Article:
- av Einar Ingebrigtsen
Since its introduction in 2008, Azure has learnt quite a few new tricks. Azure started off being a Platform as a Service offering where everything was managed and you only had a place to stick your solution and it would be hosted fine. Brilliant for a lot of cases but at times you need more raw power and control over the environment yourself. Infrastructure as a Service is an offering that was introduced a couple of years ago in Azure and basically enables you to get to this raw power and control. With the default offerings you will not be able to get to a physical box of your own, but to a virtual machine level. This should in most cases cover what you need. In Azure you do get an opportunity to control how much power should be allocated to your virtual machine from the physical hardware underneath and as with everything Azure; you pay as you go for the power you need.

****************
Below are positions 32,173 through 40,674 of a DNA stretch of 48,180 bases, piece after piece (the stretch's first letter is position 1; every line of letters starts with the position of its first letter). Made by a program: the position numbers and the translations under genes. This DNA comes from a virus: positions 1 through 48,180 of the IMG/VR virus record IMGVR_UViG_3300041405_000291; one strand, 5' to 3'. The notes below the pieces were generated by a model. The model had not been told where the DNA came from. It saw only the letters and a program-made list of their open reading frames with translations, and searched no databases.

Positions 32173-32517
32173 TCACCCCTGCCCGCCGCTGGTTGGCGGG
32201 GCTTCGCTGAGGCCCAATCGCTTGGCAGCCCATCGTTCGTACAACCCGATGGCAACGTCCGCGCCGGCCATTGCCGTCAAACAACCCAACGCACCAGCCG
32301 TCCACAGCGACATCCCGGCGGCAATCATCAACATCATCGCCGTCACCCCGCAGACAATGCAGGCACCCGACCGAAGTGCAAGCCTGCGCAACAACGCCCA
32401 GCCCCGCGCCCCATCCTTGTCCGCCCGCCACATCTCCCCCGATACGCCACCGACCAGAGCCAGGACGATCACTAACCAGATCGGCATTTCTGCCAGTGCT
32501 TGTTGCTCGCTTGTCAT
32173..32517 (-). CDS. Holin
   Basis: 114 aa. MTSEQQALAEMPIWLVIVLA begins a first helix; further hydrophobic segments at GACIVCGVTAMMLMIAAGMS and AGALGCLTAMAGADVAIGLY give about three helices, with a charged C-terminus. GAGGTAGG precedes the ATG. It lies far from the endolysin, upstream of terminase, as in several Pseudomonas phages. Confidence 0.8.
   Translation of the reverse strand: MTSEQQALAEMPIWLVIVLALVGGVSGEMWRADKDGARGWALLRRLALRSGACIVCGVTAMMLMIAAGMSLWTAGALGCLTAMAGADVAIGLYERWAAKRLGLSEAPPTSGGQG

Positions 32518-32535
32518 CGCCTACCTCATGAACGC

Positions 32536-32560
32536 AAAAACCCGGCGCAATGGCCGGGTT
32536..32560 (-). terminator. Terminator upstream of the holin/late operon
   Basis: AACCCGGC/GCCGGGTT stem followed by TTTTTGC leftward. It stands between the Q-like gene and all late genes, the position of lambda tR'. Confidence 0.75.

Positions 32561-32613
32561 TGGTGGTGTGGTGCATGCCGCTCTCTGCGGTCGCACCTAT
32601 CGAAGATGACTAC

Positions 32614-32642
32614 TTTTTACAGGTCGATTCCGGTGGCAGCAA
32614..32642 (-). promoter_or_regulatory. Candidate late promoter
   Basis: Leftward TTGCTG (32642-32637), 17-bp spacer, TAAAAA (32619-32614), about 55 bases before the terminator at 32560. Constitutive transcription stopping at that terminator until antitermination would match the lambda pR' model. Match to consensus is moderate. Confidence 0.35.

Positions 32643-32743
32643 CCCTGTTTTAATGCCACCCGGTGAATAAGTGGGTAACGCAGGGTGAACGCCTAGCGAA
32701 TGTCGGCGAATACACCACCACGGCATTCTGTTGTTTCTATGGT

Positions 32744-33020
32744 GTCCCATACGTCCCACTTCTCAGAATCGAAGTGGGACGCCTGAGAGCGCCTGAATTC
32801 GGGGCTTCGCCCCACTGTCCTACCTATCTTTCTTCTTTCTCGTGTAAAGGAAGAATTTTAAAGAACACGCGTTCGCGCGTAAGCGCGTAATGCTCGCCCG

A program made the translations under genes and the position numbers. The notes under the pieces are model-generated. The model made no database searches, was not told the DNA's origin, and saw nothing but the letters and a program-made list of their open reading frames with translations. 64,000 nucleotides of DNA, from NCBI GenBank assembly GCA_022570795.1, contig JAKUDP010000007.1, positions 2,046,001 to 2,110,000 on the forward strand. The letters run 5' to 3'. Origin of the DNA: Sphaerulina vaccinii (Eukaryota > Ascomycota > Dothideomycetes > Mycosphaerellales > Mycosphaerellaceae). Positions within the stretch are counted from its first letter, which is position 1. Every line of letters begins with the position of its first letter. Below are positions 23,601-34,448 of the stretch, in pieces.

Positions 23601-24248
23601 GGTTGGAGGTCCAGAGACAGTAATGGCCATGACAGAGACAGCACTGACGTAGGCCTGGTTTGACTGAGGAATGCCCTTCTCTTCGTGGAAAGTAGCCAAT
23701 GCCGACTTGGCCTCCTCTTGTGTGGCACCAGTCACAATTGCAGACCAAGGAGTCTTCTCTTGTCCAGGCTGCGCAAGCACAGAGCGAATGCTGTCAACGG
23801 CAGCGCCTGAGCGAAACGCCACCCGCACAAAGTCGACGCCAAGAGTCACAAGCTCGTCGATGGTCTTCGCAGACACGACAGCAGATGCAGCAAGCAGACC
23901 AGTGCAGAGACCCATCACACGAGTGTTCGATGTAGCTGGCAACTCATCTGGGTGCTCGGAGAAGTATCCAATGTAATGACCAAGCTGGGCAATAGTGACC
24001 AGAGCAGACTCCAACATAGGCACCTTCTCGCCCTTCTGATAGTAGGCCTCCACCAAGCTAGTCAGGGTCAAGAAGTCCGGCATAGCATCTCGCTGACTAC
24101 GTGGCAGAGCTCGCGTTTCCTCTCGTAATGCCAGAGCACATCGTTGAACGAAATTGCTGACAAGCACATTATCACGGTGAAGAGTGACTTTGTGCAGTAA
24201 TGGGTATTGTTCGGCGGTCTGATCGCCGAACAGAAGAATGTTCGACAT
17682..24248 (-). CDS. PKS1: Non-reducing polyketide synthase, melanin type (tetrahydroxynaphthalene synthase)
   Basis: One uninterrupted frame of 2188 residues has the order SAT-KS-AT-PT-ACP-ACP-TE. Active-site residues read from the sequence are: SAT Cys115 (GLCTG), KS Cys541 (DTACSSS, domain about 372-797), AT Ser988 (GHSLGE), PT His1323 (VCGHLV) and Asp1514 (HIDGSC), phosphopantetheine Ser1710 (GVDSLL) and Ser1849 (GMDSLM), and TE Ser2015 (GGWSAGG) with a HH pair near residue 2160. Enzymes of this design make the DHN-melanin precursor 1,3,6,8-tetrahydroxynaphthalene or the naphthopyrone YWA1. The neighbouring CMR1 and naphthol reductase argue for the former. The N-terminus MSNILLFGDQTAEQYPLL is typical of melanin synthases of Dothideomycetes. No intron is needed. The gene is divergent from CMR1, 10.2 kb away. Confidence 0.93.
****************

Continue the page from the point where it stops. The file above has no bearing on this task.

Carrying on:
A lot of you might already have virtual machines running inside your own on-premise solutions and you’re looking to move these across. This post will focus on how you can take an on-premise virtual machine hosted on top of Hyper-V and move it to Azure. If you happen to have some physical hardware that you’d like to move over, you can simply convert the physical installation into a virtual machine and then follow this post afterwards (More information here). Also, you might be hosting your virtual machines on other infrastructure like VMWare and want to convert it, Microsoft has a tool for converting it that can be found here.
Before you get started doing anything, make sure you have an Azure Subscription and a supported .vhd file representing the virtual machine you want to move. The VHDX format is not supported in Microsoft Azure. Converting it is very simple, open up a powershell on the machine with Hyper-V that holds the virtual machine and use the Convert-VHD command: